Coronavirus: Push to cut power of Ohio’s top health official gains steam
CINCINNATI (FOX19) - Led by Republican lawmakers, the Ohio House of Representatives passed legislation Wednesday cutting the power of the state’s top health official as Democrats and Gov. Mike DeWine blasted it.
In a 58-37 party-line vote, lawmakers approved of an amendment to a Senate bill that limits Ohio Department of Health Director Dr. Amy Acton’s ability to issue stay-at-home orders to 14 days.
The amendment to Senate Bill 1 also requires a bipartisan House committee of five state representatives and five senators review the order in the meantime and approve it by at least three members from each chamber.
The legislation gives the state health director flexibility to respond to emergency health crises while also providing necessary legislative oversight, said House Speaker Larry Householder.
“The COVID-19 pandemic has had a dramatic impact on the lives of all Ohioans. So, too, have these state health department orders,” said Householder (R-Glenford). “This bill ensures the people of Ohio, through their elected lawmakers, have a voice on these issues.”
He said Ohio Revised Code 3701.13 is a little used, 1908 state law, that grants the state’s health director with broad authority to issue sweeping orders. Unlike many state agency rules, these orders are not subject to legislative oversight. That changes under Senate Bill 1.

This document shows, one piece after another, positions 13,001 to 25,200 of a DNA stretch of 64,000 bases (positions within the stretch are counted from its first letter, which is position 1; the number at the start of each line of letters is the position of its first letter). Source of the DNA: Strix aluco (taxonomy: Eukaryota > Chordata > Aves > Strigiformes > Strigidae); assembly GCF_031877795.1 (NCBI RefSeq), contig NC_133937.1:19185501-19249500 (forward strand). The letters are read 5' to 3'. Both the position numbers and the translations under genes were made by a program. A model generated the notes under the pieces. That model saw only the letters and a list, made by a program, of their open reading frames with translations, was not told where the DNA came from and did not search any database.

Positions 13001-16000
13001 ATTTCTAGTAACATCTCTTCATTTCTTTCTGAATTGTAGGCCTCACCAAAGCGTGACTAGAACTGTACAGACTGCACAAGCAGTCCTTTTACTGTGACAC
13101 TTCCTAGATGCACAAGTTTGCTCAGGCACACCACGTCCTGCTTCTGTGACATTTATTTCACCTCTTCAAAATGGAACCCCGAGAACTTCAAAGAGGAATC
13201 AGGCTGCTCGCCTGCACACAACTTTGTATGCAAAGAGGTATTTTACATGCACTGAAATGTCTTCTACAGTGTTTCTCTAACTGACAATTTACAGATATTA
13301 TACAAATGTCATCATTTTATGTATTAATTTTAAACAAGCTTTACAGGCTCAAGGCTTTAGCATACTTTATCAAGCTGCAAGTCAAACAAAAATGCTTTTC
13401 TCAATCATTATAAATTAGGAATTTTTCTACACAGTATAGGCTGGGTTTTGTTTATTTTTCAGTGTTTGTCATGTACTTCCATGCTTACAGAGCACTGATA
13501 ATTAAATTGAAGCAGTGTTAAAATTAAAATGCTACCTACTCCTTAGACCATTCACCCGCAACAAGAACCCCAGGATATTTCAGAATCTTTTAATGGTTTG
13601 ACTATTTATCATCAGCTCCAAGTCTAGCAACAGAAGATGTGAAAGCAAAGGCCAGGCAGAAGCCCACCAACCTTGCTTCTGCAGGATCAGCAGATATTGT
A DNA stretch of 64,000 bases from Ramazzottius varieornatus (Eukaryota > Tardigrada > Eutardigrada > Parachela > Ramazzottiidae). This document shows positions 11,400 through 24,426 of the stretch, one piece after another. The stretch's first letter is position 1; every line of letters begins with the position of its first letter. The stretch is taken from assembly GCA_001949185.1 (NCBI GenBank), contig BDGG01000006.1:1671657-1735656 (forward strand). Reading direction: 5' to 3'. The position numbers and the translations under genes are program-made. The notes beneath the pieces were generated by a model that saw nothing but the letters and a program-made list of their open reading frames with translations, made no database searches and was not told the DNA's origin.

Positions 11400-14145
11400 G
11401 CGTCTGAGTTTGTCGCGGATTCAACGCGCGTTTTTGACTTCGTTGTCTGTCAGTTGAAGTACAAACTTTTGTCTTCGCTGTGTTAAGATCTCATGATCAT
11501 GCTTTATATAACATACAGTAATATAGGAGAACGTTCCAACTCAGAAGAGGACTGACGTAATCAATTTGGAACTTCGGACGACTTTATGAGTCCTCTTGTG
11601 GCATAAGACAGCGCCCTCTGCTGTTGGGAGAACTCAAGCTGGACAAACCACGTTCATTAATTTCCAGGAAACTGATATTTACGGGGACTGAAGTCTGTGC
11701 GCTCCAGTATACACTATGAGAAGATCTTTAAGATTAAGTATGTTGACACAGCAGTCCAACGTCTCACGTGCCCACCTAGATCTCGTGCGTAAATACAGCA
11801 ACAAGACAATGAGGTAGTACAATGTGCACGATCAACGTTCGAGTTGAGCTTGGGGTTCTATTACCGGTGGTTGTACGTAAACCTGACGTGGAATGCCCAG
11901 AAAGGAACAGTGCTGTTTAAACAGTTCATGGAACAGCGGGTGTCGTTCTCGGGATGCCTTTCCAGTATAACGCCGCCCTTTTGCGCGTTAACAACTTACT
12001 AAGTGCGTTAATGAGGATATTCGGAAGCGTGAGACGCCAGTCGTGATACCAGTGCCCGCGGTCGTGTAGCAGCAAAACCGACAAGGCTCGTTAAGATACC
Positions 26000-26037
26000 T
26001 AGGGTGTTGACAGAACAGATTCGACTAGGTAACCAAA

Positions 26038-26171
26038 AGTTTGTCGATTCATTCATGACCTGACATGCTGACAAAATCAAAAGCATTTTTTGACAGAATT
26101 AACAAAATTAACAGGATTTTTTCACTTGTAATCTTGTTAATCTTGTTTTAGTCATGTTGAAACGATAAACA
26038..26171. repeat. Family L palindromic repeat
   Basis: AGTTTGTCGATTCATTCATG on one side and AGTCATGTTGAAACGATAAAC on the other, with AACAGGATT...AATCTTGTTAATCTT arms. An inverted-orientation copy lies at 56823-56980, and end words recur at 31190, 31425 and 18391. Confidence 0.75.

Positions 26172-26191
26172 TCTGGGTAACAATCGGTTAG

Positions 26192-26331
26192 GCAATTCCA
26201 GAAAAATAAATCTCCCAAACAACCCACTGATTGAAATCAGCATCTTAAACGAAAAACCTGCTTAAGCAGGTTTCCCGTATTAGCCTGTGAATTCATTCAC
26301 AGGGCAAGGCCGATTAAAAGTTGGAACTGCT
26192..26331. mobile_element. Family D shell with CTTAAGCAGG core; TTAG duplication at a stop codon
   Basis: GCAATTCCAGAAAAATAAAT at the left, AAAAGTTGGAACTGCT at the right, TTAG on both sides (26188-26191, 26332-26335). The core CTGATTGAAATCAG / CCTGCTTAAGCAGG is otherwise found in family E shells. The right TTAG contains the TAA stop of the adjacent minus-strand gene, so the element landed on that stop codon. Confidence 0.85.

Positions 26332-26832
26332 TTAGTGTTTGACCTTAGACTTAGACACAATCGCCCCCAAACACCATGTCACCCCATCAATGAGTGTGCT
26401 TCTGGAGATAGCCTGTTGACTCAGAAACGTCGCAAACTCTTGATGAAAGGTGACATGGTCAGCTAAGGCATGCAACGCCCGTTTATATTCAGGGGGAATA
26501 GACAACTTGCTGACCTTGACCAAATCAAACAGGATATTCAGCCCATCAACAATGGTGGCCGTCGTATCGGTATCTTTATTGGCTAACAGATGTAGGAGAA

The amendment also makes clear that any Ohioan has standing to seek a court order requiring the governor or state health director to comply with the committee oversight requirement without having to prove they will be irreparably harmed if the court does not intervene, he said.
The legislation will go onto the Ohio Senate, where it’s future is uncertain.
The governor issued a rare statement blasting lawmakers while they were still in session.
“My administration is focused on the important things we need to do to help businesses responsibly open while protecting Ohioans’ health and safety,” he said.
“This week alone, this included increasing coronavirus testing and tracing, balancing Ohio’s budget, and working on plans to move Ohio’s economy forward. Ohioans need their legislators focused on these important issues. Creating more uncertainty regarding public health and employee safety is the last thing we need as we work to restore consumer confidence in Ohio’s economy.”
All House Democrats voted against it, State Rep. Bridget Kelly, D-Cincinnati.
She decried the legislation, noting it was attached to the Senate bill in Wednesday’s State and Local Government Committee meeting without advance notice or any public testimony.
"During a crisis where time is of the essence, this amendment flies in the face of reason. This entire bill flies in the face of public health. It is bad policy,” she said.
“This bill hasn’t had a hearing since June 12. This amendment was provided to the committee just this morning. The process for this bill and its accompanying amendment was last minute. It was not transparent for legislators, the Department of Health or the public whose lives will be most endangered by this change.”